You may be asking yourself, well, how is your life as a lab manager different than as a staff scientist? I find that most days my tasks and responsibilities aren’t too different from when I was in NYC. I get to sit down and talk to users/trainees. We talk about their projects, what they hope to accomplish, what they’ve done, their workflow and whether they want to get their hands wet or rather have me collect data and hand it off to them. This is similar to how things were in NYC, except that there were more hands to hand over a project (including those of my former supervisor) and we met as a group with them, all staff scientists and supervisor, plus our PI. Here I mostly work for a handful of PIs, and it’s just me (for now), so I sit down with the PI, discuss general things about their project and they send me off to talk to their student or postdoc and see how we want to collect data. Most people have had some sort of training before we meet, and they know how to use the instrumentation. But sometimes they’ll say they feel more comfortable with me in the room, or with me collecting the data. I also have newer users who have no idea of how to collect data, and they’ll often sit and observe and take notes, and once the data collection is done, they’ll see what’s up and determine whether more purification is needed or they need to do a different type of column or filtration to get what they need. We also evaluate whether we have is a single population of their entity or if things are falling apart or (sometimes worse) there’s aggregation. Aggregation sucks and we can’t do shite with the protein … so back to the drawing board for my user.
So far I’ve collected quite a bit of data for all the PIs I work for, along with a couple of PIs who want preliminary data. It’s been fun and I like their projects more than I did some of the ones I worked on in NY. Don’t get me wrong, I worked on some pretty cutting edge stuff over there, and a lot of the users were doing a combination of approaches, from X-ray and NMR, NMR and cryo-EM, cryo-EM and X-ray, and sometimes all 3, plus some mass spec and even EPR. But, the topics the lab were studying weren’t as exciting as the ones I’m working on here. I get to work with things I learned as a grad student and in pathways I’m interested. I do try to distribute my time evenly amongst the projects, so I don’t neglect people.
I do my share of admin-type things, from generating instrumentation time use and availability, to meeting with head honchos to decide how to operate the facility and attract new users. So far we haven’t had much luck with the attracting new users thing, but I try to go to talks, approach PIs or their trainees and alert them to my presence so they know they have one more local resource to use.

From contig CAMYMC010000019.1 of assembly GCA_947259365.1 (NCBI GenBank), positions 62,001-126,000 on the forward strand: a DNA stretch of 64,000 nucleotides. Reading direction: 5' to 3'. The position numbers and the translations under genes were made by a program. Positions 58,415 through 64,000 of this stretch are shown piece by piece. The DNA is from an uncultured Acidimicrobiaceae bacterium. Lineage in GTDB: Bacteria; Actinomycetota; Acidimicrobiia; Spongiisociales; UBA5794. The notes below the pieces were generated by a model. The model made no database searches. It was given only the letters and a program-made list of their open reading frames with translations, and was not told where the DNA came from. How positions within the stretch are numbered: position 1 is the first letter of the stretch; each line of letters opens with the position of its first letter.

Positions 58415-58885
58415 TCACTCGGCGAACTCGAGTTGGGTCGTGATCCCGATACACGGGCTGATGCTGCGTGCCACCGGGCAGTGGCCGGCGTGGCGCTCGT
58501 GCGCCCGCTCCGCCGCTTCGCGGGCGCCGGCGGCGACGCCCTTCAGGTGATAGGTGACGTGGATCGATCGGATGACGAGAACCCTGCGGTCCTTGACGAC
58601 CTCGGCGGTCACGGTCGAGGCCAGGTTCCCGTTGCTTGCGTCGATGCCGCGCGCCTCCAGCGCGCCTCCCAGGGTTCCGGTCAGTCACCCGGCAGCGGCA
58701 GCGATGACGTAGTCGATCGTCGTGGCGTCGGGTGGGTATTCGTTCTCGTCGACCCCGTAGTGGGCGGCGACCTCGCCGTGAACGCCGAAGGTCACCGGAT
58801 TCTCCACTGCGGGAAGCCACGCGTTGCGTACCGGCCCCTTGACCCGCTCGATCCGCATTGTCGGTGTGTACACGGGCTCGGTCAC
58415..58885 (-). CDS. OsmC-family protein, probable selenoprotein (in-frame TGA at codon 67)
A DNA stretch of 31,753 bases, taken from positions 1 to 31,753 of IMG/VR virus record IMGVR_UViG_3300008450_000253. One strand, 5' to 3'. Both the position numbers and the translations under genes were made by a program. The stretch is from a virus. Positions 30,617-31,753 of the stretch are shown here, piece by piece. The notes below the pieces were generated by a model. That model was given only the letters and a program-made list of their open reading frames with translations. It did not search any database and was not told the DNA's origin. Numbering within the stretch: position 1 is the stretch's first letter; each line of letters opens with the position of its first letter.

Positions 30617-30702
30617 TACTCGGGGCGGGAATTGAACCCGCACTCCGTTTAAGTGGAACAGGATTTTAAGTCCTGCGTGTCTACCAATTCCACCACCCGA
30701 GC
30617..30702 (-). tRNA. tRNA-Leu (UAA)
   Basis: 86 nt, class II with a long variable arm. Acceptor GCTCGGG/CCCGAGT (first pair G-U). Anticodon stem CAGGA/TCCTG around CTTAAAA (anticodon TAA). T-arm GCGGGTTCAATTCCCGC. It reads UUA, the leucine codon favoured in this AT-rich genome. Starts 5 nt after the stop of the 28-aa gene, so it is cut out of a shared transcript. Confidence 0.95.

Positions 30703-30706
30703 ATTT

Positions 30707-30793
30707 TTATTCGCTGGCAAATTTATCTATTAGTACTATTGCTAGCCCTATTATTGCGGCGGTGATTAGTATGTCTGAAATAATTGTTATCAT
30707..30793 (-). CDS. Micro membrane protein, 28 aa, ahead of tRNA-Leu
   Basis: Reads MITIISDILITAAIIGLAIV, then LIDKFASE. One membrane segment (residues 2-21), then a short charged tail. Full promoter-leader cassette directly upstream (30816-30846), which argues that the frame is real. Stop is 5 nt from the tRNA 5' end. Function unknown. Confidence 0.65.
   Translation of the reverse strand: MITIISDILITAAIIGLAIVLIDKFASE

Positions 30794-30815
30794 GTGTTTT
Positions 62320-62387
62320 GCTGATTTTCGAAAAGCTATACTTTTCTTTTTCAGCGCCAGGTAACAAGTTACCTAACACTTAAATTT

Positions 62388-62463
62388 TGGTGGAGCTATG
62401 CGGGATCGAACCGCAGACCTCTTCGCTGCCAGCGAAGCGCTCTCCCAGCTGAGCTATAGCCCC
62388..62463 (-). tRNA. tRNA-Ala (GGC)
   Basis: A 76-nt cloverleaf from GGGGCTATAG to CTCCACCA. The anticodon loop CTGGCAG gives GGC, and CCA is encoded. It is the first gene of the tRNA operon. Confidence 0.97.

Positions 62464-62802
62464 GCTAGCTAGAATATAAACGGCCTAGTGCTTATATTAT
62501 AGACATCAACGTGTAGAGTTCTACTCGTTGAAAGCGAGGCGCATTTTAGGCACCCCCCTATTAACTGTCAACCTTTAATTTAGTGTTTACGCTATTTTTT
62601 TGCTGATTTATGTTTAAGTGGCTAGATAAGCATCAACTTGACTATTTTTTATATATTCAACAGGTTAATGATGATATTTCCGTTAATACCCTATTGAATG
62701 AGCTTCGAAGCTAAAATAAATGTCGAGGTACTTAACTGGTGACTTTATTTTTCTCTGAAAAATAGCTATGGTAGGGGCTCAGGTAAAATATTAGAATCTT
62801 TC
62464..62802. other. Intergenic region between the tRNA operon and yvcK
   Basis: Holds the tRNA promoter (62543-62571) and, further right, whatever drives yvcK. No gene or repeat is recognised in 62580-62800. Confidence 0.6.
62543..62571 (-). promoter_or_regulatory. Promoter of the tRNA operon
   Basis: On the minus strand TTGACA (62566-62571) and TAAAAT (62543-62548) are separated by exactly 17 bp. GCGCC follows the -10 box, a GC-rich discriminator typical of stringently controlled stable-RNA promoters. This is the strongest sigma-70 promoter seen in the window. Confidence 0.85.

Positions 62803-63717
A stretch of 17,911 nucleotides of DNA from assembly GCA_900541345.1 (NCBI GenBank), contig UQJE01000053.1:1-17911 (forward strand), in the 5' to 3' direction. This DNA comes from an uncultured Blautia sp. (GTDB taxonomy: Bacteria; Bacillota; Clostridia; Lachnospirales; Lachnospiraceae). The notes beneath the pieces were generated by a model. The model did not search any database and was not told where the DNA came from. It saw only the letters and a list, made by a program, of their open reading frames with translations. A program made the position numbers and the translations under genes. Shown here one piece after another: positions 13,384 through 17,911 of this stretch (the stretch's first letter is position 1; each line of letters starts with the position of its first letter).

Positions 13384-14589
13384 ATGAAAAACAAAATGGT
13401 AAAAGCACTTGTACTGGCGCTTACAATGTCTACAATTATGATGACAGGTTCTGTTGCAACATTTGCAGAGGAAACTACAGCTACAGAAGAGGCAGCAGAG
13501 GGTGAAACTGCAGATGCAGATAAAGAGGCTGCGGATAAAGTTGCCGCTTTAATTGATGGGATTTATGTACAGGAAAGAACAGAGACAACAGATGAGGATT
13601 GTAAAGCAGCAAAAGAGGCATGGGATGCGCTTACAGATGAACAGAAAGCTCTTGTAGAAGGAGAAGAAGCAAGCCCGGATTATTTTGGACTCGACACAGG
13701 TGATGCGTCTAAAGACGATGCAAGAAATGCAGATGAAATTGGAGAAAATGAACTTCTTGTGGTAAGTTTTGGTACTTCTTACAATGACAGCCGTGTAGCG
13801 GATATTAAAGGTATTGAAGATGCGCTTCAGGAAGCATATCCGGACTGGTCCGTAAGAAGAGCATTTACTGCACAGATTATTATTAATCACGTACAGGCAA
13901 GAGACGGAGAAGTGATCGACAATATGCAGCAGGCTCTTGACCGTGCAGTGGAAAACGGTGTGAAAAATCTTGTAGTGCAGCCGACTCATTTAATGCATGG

I try to keep the lab tidy, so I’ve done my share of disposing of really old samples from a couple of grad school generations ago. I found stuff in a freezer with my new on it … WTF!!?? I also have to certify users, make sure instruments work and things are properly calibrated. Thus, once a week I get on the different instruments and perform said tests and report those results to my bosses.
I get to hear complains about people not being able to use something or how something is out of whack. I’m the first line of defense here, so I try to calmly say that the user must be messing up with something and that they need to get their filthy paws out of my babies (not really). But I do get to sit down and talk to people about different processes and how they can more efficiently use instrumentation time. In general, I just try to keep my instruments happy and my users busy with data processing. So far I’ve been very fortunate that things have gone that way. But we’ve had a couple of engineer visits, so they can check when someone messed up, or when a board on a computer died (ugh).
Finally, I get to answer emails and texts before I even make it to school and sometimes on my lunch break. Things seem to go out of whack just as I enter Chipotle. Oh well. This is what I signed up to do. I just hope my bosses are happy and my users churn out papers (with my name on it, of course!). I like being a manager thus far, but the level of responsibility can sometimes feel like it is too much. We’ll see how the coming months go. I may have a 6-month evaluation coming up this fall, but I don’t know. We’ll see how that goes and then I’ll share my outlook on things.
Thanks for reading!